Source: National Weather Service Tweet
Again, what is significantly different, where a more catastrophic storm since Katrina 12 years leaves us with perhaps more homes destroyed but very few human casualties.
>> The #1 answer is, Technology - smart phones, satellites and mobile apps
>> The #2 answer is, Social Media Networks
>> The #3 answer is, GPS
Communications are more open - the word gets out quicker. We are more tightly connected without the dependency on land lines. In 2005, they were trying to dial out to a help line, assuming they had power (and were not flooded) for their land line phones and the same at the receiving end. By 2017, many have built huge networks on social media. With just 1 posting, you can reach millions or target someone specific. Even if you don’t have a huge network, if you can reach someone who does and will repost for you, then that’s how you can get the word out to millions.
During Katrina, Social Media didn’t exist as we know it today. Facebook was in it’s infancy (<18 mos. old) and still experimental in a few colleges. The 1st i-phone hadn’t hit the markets yet. Twitter wasn’t invented yet.
During Harvey, we have significant social media interaction. We have broader awareness, getting the forecasts out more timely, and all of us can play a helpful role.
Imagine the impact to the social media first responder’s workload:
Crisis Mode: Most call 911 in a crisis. Not everyone thinks of social media. Plus, some people may believe they are in a life-threatening situation when by comparison, others are in higher-risk situations. In the beginning of the storms, the Houston Police Department was able to keep up with the requests for help whether it be 911 or social media. Lt. Craig Cummings said, “For a while, we were doing our best. We just couldn’t do it all.” Under normal circumstances the average response time for an emergency 911 call is 10 minutes, and can vary from 2 minutes to 20 minutes, according to American Police Beat. As the water rose as much as a foot per hour and the 911 response was, “there are dozens ahead of you”, fears took over. The lines were out or their phones were going dead waiting on 911 hold. Pleas for help were reaching out beyond 911, 311 and the non-emergency phone number in epoch outreaches. Social Media became the “De Facto 911”. The messages were coming in from various social media channels with pleas for anyone to rescue them. With power outages, family and friends couldn’t reach their family members in the Houston area to verify that they were safe. That added another layer of pleas reaching out for help on social media, in hopes that someone in the area would see their plea, pick up the address, and rescue them. On Day 3, the Houston Police issued this tweet and posted it on Facebook: “Please do not use the HPD social media accounts for rescue requests.” In paraphrasing, they said please use 911 for life threatening emergencies. Use 311 or 713-884-3131 for all other.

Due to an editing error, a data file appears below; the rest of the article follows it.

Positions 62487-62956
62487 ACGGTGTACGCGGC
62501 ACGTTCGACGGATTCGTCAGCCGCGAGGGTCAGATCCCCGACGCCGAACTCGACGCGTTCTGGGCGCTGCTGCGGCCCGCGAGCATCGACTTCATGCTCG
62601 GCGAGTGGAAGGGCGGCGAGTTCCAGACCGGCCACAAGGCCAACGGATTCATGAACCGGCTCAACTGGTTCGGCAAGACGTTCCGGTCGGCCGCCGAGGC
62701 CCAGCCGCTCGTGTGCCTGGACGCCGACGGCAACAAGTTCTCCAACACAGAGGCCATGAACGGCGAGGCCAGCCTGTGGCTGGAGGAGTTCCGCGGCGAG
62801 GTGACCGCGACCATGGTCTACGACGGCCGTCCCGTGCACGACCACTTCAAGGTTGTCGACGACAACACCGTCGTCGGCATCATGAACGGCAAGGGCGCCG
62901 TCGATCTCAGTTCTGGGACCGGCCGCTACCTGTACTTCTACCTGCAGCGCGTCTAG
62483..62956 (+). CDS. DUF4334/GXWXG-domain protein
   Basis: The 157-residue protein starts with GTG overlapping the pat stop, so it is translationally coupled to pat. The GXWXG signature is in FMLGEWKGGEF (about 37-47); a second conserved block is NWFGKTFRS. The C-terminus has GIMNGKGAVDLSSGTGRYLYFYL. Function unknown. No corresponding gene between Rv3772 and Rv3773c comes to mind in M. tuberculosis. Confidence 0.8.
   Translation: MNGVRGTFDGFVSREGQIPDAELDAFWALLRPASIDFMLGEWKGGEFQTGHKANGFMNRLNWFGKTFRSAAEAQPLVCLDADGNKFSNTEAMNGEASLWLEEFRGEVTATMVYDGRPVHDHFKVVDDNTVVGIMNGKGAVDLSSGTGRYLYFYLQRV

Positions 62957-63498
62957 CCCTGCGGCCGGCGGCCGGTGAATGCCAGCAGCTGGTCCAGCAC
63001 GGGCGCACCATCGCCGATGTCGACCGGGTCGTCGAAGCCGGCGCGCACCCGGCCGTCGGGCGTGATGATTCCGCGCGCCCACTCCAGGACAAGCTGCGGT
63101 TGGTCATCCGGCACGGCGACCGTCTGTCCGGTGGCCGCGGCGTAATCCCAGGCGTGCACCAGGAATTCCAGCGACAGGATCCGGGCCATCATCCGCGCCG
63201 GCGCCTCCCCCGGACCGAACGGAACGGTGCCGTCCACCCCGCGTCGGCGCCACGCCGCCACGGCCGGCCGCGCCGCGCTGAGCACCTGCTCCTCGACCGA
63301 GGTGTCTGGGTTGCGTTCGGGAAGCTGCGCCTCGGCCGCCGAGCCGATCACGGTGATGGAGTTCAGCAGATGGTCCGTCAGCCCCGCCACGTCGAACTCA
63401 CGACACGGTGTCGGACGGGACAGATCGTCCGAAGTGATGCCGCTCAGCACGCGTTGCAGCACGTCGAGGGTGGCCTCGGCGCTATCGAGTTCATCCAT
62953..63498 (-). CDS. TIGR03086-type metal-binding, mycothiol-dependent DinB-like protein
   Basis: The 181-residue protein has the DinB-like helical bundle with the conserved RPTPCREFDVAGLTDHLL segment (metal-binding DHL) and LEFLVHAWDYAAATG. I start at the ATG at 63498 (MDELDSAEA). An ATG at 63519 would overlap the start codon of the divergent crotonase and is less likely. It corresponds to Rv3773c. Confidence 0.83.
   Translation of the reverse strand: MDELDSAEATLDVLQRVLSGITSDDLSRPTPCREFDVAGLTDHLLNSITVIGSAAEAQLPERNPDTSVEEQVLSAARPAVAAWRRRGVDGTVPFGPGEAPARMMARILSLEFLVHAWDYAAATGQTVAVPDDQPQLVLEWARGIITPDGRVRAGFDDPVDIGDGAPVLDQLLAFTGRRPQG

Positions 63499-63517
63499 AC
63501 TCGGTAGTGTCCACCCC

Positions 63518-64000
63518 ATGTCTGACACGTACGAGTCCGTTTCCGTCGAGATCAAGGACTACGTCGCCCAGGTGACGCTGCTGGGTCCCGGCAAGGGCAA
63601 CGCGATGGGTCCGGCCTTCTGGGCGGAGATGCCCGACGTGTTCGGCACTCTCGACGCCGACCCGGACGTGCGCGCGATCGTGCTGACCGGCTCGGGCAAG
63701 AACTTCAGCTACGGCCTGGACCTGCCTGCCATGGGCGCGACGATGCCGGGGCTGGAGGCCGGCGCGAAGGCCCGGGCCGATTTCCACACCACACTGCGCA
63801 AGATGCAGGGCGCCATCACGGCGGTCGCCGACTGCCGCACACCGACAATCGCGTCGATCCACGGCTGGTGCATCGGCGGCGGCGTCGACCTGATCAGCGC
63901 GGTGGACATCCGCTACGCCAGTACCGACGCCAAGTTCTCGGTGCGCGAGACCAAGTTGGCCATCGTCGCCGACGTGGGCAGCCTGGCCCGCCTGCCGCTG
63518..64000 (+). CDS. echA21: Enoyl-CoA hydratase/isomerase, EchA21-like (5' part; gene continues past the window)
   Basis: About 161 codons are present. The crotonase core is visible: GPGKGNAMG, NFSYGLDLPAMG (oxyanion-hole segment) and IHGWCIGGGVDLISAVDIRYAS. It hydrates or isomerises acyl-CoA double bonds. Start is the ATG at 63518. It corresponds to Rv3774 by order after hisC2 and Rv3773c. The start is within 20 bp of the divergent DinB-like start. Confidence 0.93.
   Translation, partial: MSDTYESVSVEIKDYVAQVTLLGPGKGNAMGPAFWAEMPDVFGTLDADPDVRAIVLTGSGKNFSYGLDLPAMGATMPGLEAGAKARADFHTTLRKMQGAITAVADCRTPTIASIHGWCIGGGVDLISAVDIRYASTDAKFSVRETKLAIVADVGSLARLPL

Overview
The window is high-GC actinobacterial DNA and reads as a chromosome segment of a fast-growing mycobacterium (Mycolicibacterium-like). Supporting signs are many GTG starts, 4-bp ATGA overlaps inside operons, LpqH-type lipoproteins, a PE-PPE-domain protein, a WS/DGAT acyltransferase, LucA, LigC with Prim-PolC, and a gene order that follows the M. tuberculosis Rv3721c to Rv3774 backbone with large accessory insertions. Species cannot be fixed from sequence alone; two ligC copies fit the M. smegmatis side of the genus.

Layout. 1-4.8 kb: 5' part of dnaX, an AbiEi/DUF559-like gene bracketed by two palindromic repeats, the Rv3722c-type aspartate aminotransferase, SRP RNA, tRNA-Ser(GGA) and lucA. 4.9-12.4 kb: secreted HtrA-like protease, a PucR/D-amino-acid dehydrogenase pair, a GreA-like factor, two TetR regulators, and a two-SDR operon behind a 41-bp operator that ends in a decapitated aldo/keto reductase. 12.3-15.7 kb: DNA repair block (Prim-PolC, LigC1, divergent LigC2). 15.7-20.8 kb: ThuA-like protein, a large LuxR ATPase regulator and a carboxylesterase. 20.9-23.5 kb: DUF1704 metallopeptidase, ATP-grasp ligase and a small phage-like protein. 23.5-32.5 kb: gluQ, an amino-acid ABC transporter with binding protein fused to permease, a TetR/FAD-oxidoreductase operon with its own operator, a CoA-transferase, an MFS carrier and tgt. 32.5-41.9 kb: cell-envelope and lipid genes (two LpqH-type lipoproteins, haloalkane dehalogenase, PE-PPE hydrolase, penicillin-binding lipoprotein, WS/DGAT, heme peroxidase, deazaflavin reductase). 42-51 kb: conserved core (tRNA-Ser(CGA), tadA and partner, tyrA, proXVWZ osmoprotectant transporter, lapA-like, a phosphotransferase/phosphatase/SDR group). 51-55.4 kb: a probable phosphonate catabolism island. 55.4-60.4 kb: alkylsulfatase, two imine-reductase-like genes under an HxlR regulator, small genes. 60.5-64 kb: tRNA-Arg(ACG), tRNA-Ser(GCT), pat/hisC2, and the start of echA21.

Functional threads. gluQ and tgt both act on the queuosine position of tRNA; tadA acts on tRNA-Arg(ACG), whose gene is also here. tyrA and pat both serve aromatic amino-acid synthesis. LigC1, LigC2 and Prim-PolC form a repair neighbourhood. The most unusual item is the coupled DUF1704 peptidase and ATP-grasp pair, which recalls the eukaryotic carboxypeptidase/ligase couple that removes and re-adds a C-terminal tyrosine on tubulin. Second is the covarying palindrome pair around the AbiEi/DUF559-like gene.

Daily Norm: In normal business, inquirers have come to expect quicker and quicker response times and quite frankly businesses have not been able to respond timely enough. With the raft of this Harvey disaster these average response numbers fell, not only in the TX Coastal area but also impacted others in the Supply Chain.
Media Expected Response Average
Email 77% expect in <6 Hrs. 7 Hrs. 51 Min.
Facebook 85% expect in <6 Hrs. 1 Day 3 Hrs. 47 Min.
Twitter 64% expect in <60 Min. 1 Day 7 Hrs. 12 Min.
Source: Eptica Retail Study
If you knew these averages and you just have water slowly seeping in a few places in your home, you might be willing to wait this long. However, if you read the postings on HPD’s Facebook during these hours, it’s mostly desperate cries for help evacuating elderly and kids, water reaching high levels (2nd floor) and no attic, no way out of attic, parent is disabled and more rain coming as we headed towards 50”. Would you reach out on social media for someone to help you? Of course, you would, if you needed rescuing. We know people got rescued because the rescuers saw their social media postings. If police department social media accounts are not supposed to be for rescue requests, then where should they direct the victims so that someone-anyone will see it and can rescue them? When does the situation change from some rising water to life-threatening floods, meanwhile 20 Trillion gallons dumps on Houston. Is it at ankle deep or waist or ceiling?